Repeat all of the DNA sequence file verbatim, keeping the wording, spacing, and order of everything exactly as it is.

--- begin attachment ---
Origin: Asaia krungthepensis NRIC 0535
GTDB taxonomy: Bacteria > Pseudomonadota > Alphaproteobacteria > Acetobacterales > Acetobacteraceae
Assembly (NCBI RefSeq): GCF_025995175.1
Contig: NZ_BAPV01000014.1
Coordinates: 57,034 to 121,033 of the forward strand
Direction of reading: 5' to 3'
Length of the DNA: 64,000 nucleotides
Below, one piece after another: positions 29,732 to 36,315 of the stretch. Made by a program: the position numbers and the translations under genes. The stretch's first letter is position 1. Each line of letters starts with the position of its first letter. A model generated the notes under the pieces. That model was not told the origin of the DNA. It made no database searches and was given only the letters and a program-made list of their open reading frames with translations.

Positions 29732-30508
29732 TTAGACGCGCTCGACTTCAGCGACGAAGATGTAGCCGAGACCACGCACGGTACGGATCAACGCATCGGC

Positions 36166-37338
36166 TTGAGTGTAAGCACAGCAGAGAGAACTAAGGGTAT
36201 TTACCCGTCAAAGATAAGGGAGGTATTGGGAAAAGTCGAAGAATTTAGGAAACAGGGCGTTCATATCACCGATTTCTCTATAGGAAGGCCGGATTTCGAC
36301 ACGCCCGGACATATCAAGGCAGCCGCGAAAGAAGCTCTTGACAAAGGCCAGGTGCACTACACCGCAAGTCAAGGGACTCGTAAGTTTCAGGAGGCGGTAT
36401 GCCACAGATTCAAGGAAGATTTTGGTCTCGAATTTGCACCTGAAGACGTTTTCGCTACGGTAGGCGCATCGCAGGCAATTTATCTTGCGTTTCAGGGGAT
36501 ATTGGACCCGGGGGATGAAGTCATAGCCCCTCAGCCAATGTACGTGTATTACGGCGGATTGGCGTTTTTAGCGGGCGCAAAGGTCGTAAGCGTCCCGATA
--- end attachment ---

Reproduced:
Origin: Asaia krungthepensis NRIC 0535
GTDB taxonomy: Bacteria > Pseudomonadota > Alphaproteobacteria > Acetobacterales > Acetobacteraceae
Assembly (NCBI RefSeq): GCF_025995175.1
Contig: NZ_BAPV01000014.1
Coordinates: 57,034 to 121,033 of the forward strand
Direction of reading: 5' to 3'
Length of the DNA: 64,000 nucleotides
Below, one piece after another: positions 29,732 to 36,315 of the stretch. Made by a program: the position numbers and the translations under genes. The stretch's first letter is position 1. Each line of letters starts with the position of its first letter. A model generated the notes under the pieces. That model was not told the origin of the DNA. It made no database searches and was given only the letters and a program-made list of their open reading frames with translations.

Positions 29732-30508
29732 TTAGACGCGCTCGACTTCAGCGACGAAGATGTAGCCGAGACCACGCACGGTACGGATCAACGCATCGGC

Positions 36166-37338
36166 TTGAGTGTAAGCACAGCAGAGAGAACTAAGGGTAT
36201 TTACCCGTCAAAGATAAGGGAGGTATTGGGAAAAGTCGAAGAATTTAGGAAACAGGGCGTTCATATCACCGATTTCTCTATAGGAAGGCCGGATTTCGAC
36301 ACGCCCGGACATATCAAGGCAGCCGCGAAAGAAGCTCTTGACAAAGGCCAGGTGCACTACACCGCAAGTCAAGGGACTCGTAAGTTTCAGGAGGCGGTAT
36401 GCCACAGATTCAAGGAAGATTTTGGTCTCGAATTTGCACCTGAAGACGTTTTCGCTACGGTAGGCGCATCGCAGGCAATTTATCTTGCGTTTCAGGGGAT
36501 ATTGGACCCGGGGGATGAAGTCATAGCCCCTCAGCCAATGTACGTGTATTACGGCGGATTGGCGTTTTTAGCGGGCGCAAAGGTCGTAAGCGTCCCGATA